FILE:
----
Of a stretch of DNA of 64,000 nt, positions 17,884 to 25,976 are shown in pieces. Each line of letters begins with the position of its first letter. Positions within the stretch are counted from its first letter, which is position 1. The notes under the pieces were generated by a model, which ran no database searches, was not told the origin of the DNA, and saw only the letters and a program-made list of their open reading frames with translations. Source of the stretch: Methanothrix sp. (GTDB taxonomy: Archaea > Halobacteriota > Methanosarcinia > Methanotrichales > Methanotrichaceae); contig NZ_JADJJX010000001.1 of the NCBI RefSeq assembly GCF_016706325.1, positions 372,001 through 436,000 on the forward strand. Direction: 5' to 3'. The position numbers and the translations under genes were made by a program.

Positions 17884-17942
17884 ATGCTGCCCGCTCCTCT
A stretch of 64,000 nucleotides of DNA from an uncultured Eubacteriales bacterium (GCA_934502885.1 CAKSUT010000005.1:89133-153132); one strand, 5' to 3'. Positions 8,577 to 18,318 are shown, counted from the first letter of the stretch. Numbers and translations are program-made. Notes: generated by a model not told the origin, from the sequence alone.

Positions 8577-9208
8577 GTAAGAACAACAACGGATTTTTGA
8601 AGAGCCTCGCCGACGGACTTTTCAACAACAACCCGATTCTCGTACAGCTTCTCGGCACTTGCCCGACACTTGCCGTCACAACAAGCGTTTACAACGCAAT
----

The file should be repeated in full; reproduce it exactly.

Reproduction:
Of a stretch of DNA of 64,000 nt, positions 17,884 to 25,976 are shown in pieces. Each line of letters begins with the position of its first letter. Positions within the stretch are counted from its first letter, which is position 1. The notes under the pieces were generated by a model, which ran no database searches, was not told the origin of the DNA, and saw only the letters and a program-made list of their open reading frames with translations. Source of the stretch: Methanothrix sp. (GTDB taxonomy: Archaea > Halobacteriota > Methanosarcinia > Methanotrichales > Methanotrichaceae); contig NZ_JADJJX010000001.1 of the NCBI RefSeq assembly GCF_016706325.1, positions 372,001 through 436,000 on the forward strand. Direction: 5' to 3'. The position numbers and the translations under genes were made by a program.

Positions 17884-17942
17884 ATGCTGCCCGCTCCTCT
A stretch of 64,000 nucleotides of DNA from an uncultured Eubacteriales bacterium (GCA_934502885.1 CAKSUT010000005.1:89133-153132); one strand, 5' to 3'. Positions 8,577 to 18,318 are shown, counted from the first letter of the stretch. Numbers and translations are program-made. Notes: generated by a model not told the origin, from the sequence alone.

Positions 8577-9208
8577 GTAAGAACAACAACGGATTTTTGA
8601 AGAGCCTCGCCGACGGACTTTTCAACAACAACCCGATTCTCGTACAGCTTCTCGGCACTTGCCCGACACTTGCCGTCACAACAAGCGTTTACAACGCAAT